"The research is out there, gameful learning practices are reaching the students our systems are failing. Get in touch with your sense of fun and everyone wins!"
Harko Brown is not a doctor or even a professor although at one time he did fall through the cracks to complete a Masters of Sport & Leisure Studies with a Social Sciences Honours degree (Waikato University). Harko is a past university lecturer who saw in the new millennium by swapping higher educational theory for incredibly satisfying chalk-face practicals as a school teacher in the Bay of Islands where he lives with his wife and six children.
Harko has written two recent books – ‘Ngā Taonga Tākaro: The Matrix’ (2016) commissioned by Physical Education NZ and he collaborated with his talented teenaged daughter Yves Tennessee to pen an educational thesis on Maori games icons titled, ‘Te Mara Hupara: 30 Ancient Maori Artefacts for Play, Learning and Education’ (2017). In 2015 Harko was co-opted by the NZ Government to organise and lead the first Aotearoa/NZ Maori delegation to the World Indigenous Games in Palmas, Brazil. He truly believes that if the educational and environmental propositions of those historic Games and our own ancestrally derived games legacies were embraced by NZ social institutes and incorporated into town planning that we would have a much more peaceful, loving and harmonious society.
"When Kupe first sailed to Aotearoa a millennium ago he was invited by inhabitants already here to hakari (game play, dance, sing, whaikorero). Games were the nexus of society, supporting education and sustaining social order in the land of the long twilight. Utilising the intricacies of ngā taonga tākaro with our young people today, we can advance forthrightly into a spiritually rich and societally transformative future."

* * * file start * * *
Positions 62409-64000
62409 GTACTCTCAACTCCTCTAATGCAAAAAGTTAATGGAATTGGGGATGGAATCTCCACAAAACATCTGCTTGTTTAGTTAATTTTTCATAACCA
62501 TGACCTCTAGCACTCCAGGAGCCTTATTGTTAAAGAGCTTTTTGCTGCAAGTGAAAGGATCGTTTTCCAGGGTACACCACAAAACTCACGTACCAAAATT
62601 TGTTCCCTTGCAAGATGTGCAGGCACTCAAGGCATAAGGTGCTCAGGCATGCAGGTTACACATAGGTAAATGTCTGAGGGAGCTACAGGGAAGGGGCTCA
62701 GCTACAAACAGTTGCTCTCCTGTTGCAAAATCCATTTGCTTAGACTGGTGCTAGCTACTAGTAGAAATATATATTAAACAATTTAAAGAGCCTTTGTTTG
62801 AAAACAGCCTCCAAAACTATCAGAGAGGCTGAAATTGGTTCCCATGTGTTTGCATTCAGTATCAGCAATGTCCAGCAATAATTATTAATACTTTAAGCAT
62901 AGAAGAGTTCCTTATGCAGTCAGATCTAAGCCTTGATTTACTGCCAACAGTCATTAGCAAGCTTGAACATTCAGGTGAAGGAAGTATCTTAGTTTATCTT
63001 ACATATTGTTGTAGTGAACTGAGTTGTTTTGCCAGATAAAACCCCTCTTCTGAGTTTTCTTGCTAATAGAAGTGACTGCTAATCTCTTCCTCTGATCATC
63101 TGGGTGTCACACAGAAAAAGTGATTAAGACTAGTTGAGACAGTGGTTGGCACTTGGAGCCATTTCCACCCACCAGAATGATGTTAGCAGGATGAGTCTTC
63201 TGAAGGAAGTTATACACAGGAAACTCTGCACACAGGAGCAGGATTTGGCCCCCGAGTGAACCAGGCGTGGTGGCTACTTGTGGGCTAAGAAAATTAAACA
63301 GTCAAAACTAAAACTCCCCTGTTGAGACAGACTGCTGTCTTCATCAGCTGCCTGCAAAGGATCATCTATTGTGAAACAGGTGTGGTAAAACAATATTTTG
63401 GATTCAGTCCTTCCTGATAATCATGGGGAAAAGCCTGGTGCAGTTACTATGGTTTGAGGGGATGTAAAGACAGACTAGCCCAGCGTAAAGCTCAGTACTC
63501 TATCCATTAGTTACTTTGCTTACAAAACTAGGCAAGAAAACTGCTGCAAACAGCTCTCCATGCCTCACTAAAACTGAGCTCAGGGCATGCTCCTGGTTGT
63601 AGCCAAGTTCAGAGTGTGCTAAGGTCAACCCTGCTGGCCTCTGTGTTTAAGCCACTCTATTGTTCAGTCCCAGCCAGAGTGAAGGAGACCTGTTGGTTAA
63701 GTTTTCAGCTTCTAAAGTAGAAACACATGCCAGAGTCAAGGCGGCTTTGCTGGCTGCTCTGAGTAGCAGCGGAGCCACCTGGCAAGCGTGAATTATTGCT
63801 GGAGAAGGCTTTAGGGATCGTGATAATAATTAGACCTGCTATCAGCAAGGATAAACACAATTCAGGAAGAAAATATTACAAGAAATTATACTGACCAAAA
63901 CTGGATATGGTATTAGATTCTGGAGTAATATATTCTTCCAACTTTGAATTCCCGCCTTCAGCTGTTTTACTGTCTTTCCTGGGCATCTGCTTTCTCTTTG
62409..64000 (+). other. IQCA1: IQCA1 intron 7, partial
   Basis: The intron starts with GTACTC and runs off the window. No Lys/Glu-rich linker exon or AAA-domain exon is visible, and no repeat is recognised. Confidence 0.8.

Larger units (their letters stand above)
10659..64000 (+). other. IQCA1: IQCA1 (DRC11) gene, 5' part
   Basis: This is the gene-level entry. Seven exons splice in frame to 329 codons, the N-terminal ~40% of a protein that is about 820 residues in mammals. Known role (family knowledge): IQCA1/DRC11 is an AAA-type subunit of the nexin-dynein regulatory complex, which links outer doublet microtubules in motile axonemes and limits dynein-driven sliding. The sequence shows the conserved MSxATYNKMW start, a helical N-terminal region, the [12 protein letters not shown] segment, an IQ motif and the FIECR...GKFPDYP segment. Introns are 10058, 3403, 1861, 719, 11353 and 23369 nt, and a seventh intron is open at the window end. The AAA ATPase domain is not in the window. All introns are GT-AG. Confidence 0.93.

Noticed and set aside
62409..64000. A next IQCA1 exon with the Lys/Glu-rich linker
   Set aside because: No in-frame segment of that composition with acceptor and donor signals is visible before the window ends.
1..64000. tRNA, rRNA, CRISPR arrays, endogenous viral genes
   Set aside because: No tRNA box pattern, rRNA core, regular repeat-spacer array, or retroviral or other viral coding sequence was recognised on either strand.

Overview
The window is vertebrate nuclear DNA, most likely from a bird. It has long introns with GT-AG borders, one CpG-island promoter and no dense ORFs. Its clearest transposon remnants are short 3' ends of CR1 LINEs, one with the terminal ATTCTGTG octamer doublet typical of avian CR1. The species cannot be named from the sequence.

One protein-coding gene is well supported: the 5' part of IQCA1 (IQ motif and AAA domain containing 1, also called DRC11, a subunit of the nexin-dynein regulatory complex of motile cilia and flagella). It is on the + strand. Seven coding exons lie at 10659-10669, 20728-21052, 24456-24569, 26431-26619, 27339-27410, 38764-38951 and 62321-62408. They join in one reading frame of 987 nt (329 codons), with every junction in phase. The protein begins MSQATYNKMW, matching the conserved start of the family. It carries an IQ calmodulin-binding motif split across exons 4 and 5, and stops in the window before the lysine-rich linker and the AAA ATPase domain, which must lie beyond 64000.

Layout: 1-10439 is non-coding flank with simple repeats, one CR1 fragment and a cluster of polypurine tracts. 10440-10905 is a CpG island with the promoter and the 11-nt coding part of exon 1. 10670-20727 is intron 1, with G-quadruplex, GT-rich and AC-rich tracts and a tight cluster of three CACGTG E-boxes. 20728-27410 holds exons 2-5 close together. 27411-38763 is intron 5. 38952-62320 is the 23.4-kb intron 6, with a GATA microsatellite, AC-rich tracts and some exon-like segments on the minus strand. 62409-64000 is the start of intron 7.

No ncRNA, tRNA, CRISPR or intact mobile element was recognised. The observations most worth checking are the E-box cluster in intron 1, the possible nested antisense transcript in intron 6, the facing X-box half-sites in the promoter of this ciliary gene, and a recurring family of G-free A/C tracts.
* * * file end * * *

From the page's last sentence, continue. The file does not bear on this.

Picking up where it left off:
James has worked for 15 years in the Canadian game development hubs of Vancouver, Montreal, and Toronto, and he is currently a Lead Game Designer at Magic Leap and Weta Workshop in Wellington. He's contributed to games ranging from the award winning block breaker Shatter, to the blockbuster spy fantasy Splinter Cell Blacklist. James has served as Chairperson of the New Zealand Game Developers Association since 2016. Since 2001 the NZGDA has supported the efforts hundreds of professionals and dozens of Kiwi studios creating interactive entertainment for global audiences.
Rachel Bolstad is a senior researcher and emerging game designer at NZCER. Rachel has led the planning and programming for the Games for Learning conference. She currently leads a research project called “Games for Learning”, and recently released her first digital game, “Curriculum for the Future” created in collaboration with Gamelab.
Andrew and Michael are history educators who primarily use non-digital games as a method to engage students with history's complexity. They have a particular interest in how games can generate debate, hone students' argumentation skills and develop critical thinking when applied to historical contexts and their contemporary implications.